Like Dr. Fierro’s project, the goal of Dr. Kelly Wentworth’s proposal is to learn more about the specific cell types that carry the GNAS mutation in human FD bone. While FD/MAS researchers have long known that FD bone lesions only develop when there is a mix of healthy and mutant cells (or “mosaicism”), they didn’t have the tools to find out which specific combination of healthy and mutant cells of different cell types result in the development of FD bone lesions. Dr. Wentworth will use advanced, modern “single cell sequencing” technologies to finally answer this fundamental question. “This funding makes it possible to perform detailed analyses at the individual cell level to better understand how cells with and without the GNAS mutation interact in human FD bone lesions,” explained Dr. Wentworth. This isn’t the first time that Dr. Wentworth has applied state-of-the-art technology to stubborn questions about the biology of FD/MAS. In 2017, Dr. Wentworth won the Young Investigator Award at the Orthopedic Research Society’s Sun Valley Workshop for her work applying CRISPR/cas9 to create a stem cell model of FD/MAS.
Dr. Mara Riminucci will continue her work on the development of therapies for FD/MAS through experimentation on mouse models. This is Dr. Riminucci’s fourth consecutive year winning a Million Dollar Bike Ride grant. “Without this funding, we would not be able to perform the proposed studies,” explained Dr. Riminucci. Her 2018 project will focus on refining the approach she tested in a previous grant cycle, where she administered an anti-RANKL antibody to mouse models of FD/MAS. In prior years, Dr. Riminucci has reported that while undergoing this anti-RANKL antibody treatment, mice with simulated FD showed an increase of bone mass, increase of bone formation, blocked resorption, and no development of new lesions or bone deformities. However, after going off the treatment, the results were not permanent. The mice would relapse. Dr. Riminucci now proposes combining the antibody treatment with a course of the bisphosphonates Zoledronic Acid, a drug that inhibits bone resorption by inhibiting the activity of bone resorbing cells. She anticipates that this combination will provide the same therapeutic effect as the anti-RANKL treatment did, while also preventing the relapse of the disease. She plans to use the results of this study to inform additional studies in the future. “Besides testing the combined treatment mentioned above, we will continue to investigate the mechanisms through which bone resorbing cells (osteoclasts) are involved in the development of FD,” said Mara Riminucci. “We hope that by understanding these mechanisms we will be able to identify new potential molecular therapeutic targets to be tested in future studies.”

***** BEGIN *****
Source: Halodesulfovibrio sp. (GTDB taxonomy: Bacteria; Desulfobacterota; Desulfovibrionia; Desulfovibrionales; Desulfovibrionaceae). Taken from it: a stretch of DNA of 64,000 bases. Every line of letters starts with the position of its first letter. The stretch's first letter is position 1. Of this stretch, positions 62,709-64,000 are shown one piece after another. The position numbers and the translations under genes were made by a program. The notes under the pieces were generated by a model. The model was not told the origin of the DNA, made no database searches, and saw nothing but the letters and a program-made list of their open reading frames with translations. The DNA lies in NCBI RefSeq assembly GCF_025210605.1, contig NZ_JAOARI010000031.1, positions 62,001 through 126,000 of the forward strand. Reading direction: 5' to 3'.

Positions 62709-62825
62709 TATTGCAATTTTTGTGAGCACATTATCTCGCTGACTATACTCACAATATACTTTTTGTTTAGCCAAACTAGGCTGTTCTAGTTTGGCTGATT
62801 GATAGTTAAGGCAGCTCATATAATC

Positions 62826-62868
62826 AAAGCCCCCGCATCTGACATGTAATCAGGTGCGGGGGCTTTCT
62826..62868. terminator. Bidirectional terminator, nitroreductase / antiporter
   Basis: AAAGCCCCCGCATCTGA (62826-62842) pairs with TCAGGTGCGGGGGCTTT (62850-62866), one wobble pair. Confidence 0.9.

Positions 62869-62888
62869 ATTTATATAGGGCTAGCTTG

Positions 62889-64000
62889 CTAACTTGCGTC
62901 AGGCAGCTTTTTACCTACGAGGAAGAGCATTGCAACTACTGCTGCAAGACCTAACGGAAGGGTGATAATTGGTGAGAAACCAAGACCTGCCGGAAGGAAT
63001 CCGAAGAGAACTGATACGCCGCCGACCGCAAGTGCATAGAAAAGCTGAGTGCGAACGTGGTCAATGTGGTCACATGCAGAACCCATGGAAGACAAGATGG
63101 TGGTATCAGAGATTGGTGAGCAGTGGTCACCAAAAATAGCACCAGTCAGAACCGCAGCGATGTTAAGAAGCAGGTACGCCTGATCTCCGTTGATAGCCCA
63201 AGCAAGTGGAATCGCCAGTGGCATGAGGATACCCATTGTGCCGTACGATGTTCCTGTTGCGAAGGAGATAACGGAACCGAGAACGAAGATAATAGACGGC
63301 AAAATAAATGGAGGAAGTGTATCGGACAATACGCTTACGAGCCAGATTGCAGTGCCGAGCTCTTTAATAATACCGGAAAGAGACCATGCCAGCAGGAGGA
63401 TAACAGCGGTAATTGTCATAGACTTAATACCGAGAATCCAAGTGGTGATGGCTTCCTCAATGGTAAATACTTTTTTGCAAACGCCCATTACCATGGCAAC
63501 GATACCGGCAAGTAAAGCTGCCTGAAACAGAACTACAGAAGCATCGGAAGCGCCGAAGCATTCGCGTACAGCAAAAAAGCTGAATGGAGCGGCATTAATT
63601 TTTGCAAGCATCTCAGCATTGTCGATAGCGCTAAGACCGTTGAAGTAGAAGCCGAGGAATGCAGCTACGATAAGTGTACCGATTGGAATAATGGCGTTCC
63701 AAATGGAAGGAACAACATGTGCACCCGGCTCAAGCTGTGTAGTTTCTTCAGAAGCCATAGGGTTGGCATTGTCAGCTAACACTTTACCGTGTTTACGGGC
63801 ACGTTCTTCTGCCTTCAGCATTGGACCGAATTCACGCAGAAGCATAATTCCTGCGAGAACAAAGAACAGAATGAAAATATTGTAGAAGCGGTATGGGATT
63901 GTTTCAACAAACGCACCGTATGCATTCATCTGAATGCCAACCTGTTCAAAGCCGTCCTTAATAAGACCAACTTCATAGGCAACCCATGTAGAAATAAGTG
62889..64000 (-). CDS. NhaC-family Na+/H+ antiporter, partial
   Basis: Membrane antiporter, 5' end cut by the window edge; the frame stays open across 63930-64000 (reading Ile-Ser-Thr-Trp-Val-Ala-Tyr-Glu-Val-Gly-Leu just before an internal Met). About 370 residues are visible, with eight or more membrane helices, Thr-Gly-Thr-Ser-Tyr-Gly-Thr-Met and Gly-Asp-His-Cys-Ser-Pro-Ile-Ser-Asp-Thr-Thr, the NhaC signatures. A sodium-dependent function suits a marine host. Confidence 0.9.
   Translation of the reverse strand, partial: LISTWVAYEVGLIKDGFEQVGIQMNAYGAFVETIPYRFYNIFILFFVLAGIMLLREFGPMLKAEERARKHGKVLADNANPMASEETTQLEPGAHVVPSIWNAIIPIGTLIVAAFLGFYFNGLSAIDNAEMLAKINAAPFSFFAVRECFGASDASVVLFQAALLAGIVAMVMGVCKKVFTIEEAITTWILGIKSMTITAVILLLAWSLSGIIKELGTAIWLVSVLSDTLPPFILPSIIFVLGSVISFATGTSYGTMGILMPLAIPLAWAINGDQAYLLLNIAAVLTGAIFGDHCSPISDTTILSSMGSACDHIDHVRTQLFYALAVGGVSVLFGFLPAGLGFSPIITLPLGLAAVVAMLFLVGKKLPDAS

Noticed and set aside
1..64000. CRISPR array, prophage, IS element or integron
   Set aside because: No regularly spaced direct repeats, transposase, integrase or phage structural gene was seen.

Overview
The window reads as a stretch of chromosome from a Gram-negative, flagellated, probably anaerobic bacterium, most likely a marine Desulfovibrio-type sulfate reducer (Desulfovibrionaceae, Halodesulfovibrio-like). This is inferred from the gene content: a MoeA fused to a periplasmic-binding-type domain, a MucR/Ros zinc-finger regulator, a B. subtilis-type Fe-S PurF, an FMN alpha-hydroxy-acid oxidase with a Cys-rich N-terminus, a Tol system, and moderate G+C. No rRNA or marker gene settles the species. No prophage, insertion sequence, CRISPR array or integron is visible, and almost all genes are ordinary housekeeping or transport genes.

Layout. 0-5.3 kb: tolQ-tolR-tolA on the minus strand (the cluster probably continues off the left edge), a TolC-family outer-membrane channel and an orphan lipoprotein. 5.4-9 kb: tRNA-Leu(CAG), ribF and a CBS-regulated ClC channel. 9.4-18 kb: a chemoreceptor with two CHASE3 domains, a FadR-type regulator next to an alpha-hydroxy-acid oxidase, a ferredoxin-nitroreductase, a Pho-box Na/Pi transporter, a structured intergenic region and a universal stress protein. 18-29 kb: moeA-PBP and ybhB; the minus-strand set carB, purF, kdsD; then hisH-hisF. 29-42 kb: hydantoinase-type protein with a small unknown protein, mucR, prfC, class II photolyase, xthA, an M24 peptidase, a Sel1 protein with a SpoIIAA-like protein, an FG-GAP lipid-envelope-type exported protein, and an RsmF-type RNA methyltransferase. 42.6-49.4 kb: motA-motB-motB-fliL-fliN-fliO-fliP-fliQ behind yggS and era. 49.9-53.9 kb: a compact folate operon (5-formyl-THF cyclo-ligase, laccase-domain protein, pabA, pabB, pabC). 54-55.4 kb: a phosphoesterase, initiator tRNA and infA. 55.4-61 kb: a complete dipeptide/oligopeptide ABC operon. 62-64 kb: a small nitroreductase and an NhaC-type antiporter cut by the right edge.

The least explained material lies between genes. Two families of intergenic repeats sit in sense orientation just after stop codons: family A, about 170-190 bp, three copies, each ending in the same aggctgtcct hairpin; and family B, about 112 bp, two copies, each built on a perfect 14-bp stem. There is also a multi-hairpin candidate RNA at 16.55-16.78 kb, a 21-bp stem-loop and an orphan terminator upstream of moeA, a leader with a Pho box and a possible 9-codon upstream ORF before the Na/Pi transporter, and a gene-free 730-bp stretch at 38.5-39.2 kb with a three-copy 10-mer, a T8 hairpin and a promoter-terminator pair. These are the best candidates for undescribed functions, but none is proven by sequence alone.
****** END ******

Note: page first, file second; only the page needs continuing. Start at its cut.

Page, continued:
These proposals were among many study proposals considered by the Scientific Advisory Council for these highly anticipated and competitive awards. Members of the Fibrous Dysplasia Foundation Scientific Advisory Council reviewed each proposal for scientific merit and potential to serve the FD/MAS community, and helped identify the most promising proposals.
The FD/MAS community should take great pride in funding these impressive projects. “There are currently no FDA-approved treatments for FD or MAS, and the best way we can fight to change that is to continue to fund and encourage research. While many researchers brought forward high-quality proposals for consideration, we were only able to fund four. Yet again, their were truly excellent proposals that we were unable to fund. We fundraise as much as we can every year to be able to say yes to more researchers so that no important questions go unexplored,” said Deanna Portero, FDF’s Executive Director. “Funding this kind of medical research is a lot like a relay race where patients and families are the only people willing to fund the first leg. Key people and institutions that can help us run the second leg are beginning to take note of all the work this community has put in to supporting research through the FD/MAS Patient Registry, international research collaborations, and of course these grants.”
These four projects were mainly funded through small donations to crowdfunded community fundraisers. We are grateful to the amazing people, supporters and donors behind Cycle for Carly, Rylan’s Rhythms, Coos for a Cure, Jack’s Journey, FD Warriors, Bike to Best FD, Hope for Harper, Team FUFD, A Cure for Jonathan, Wahoo Riders, and Adam’s Friends and Fans for your hard work and dedication to funding FD/MAS research. These research projects are only possible because of the hundreds of donations their campaigns received. The Million Dollar Bike Ride is a program of the University of Pennsylvania Orphan Disease Center, which provided $50,000 in matching funds for 2018’s FD/MAS grants. The Hertrich Family of Auto Dealerships provided an additional $10,000 in matching funds. 100% of each and every dollar donated to the Million Dollar Bike Ride fundraiser goes directly to FD/MAS research grants.
You can act today to support tomorrow’s promising ideas from scientific researchers. Donations to the Fibrous Dysplasia Foundation support important research programs, including the Million Dollar Bike Ride. Click here to donate to the Fibrous Dysplasia Foundation.